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Esophageal dysphagia and reflux symptoms before and after oral IQoro(R) training
Uppsala University, Disciplinary Domain of Medicine and Pharmacy, Medicinska och farmaceutiska vetenskapsområdet, centrumbildningar mm, Centre for Research and Development, Gävleborg.
2015 (English)In: World Journal of Gastroenterology, ISSN 1007-9327, E-ISSN 2219-2840, Vol. 21, no 24, 7558-7562 p.Article in journal (Refereed) Published
Abstract [en]

AIM: To examine whether muscle training with an oral IQoro(R) screen (IQS) improves esophageal dysphagia and reflux symptoms. METHODS: A total of 43 adult patients (21 women and 22 men) were consecutively referred to a swallowing center for the treatment and investigation of long-lasting nonstenotic esophageal dysphagia. Hiatal hernia was confirmed by radiologic examination in 21 patients before enrollment in the study (group A; median age 52 years, range: 19-85 years). No hiatal hernia was detected by radiologic examination in the remaining 22 patients (group B; median age 57 years, range: 22-85 years). Before and after training with an oral IQS for 6-8 mo, the patients were evaluated using a symptom questionnaire (esophageal dysphagia and acid chest symptoms; score 0-3), visual analogue scale (ability to swallow food: score 0-100), lip force test (>= 15 N), velopharyngeal closure test (>= 10 s), orofacial motor tests, and an oral sensory test. Another twelve patients (median age 53 years, range: 22-68 years) with hiatal hernia were evaluated using oral IQS traction maneuvers with pressure recordings of the upper esophageal sphincter and hiatus canal as assessed by high-resolution manometry. RESULTS: Esophageal dysphagia was present in all 43 patients at entry, and 98% of patients showed improvement after IQS training [mean score (range): 2.5 (1-3) vs 0.9 (0-2), P < 0.001]. Symptoms of reflux were reported before training in 86% of the patients who showed improvement at follow-up [1.7 (0-3) vs 0.5 (0-2), P < 0.001). The visual analogue scale scores were classified as pathologic in all 43 patients, and 100% showed improvement after IQS training [71 (30-100) vs 22 (0-50), P < 0.001]. No significant difference in symptom frequency was found between groups A and B before or after IQS training. The lip force test [31 N (12-80 N) vs 54 N (27-116), P < 0.001] and velopharyngeal closure test values [28 s (5-74 s) vs 34 s (13-80 s), P < 0.001] were significantly higher after IQS training. The oral IQS traction results showed an increase in mean pressure in the diaphragmatic hiatus region from 0 mmHg at rest (range: 0-0 mmHG) to 65 mmHg (range: 20-100 mmHg). CONCLUSION: Oral IQS training can relieve/improve esophageal dysphagia and reflux symptoms in adults, likely due to improved hiatal competence.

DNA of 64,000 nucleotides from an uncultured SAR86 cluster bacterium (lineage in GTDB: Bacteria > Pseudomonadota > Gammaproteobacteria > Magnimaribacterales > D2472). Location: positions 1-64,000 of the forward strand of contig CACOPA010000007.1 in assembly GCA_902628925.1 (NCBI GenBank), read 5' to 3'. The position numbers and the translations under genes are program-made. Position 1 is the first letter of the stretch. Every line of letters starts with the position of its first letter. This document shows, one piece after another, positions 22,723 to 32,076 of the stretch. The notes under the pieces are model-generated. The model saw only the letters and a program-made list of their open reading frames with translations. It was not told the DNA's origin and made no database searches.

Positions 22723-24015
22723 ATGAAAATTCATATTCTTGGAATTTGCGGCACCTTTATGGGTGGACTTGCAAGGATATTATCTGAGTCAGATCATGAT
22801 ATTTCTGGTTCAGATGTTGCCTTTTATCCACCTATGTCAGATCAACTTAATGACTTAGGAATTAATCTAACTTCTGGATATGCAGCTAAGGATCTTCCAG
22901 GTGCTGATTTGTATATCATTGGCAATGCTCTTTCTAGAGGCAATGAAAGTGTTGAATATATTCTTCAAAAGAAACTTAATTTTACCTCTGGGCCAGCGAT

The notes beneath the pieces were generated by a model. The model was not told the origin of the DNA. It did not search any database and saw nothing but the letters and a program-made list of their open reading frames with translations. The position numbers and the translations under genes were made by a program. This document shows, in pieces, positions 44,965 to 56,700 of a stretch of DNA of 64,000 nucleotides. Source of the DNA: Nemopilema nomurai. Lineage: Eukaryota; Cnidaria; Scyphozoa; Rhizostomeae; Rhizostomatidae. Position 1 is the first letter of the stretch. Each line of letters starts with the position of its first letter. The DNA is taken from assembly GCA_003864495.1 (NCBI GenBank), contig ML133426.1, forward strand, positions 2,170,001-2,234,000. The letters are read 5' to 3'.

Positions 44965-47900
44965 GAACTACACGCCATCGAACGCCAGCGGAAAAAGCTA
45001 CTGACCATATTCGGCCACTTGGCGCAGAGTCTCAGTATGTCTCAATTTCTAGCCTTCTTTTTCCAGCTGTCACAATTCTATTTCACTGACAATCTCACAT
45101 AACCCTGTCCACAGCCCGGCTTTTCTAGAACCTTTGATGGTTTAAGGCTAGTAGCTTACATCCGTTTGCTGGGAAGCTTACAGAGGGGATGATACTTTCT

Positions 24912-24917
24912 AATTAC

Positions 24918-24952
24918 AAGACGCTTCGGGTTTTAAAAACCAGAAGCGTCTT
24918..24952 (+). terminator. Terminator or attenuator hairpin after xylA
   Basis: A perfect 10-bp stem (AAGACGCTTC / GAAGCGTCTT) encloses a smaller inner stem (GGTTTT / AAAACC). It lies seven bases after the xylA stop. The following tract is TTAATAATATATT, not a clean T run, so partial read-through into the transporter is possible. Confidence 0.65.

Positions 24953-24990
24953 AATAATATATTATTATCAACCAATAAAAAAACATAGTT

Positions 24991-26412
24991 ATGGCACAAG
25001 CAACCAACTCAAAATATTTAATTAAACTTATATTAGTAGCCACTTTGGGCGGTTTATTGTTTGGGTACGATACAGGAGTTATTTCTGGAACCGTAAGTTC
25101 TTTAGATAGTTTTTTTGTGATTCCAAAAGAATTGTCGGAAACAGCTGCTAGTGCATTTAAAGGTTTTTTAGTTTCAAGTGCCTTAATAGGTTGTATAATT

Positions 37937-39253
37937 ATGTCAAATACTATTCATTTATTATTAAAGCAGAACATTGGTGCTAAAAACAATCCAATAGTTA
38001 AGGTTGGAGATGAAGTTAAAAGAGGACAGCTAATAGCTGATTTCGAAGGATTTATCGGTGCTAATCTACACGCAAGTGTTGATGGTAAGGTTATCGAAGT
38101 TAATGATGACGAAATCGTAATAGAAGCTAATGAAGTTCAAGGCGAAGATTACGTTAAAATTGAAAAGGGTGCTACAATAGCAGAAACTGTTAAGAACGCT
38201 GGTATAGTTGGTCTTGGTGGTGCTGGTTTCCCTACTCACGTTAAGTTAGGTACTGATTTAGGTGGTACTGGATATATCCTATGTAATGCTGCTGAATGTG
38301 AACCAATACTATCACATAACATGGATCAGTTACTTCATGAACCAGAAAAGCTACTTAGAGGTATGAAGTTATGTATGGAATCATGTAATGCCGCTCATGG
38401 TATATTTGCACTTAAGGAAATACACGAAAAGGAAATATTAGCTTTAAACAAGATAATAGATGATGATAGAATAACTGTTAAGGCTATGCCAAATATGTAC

Place, publisher, year, edition, pages
2015. Vol. 21, no 24, 7558-7562 p.
Keyword [en]
Esophageal dysphagia, Manometry, Muscle training, Oral screen, Reflux
National Category
Gastroenterology and Hepatology
URN: urn:nbn:se:uu:diva-258764DOI: 10.3748/wjg.v21.i24.7558ISI: 000356924900024PubMedID: 26140003OAI: oai:DiVA.org:uu-258764DiVA: diva2:842509
Available from: 2015-07-20 Created: 2015-07-20 Last updated: 2015-07-20Bibliographically approved

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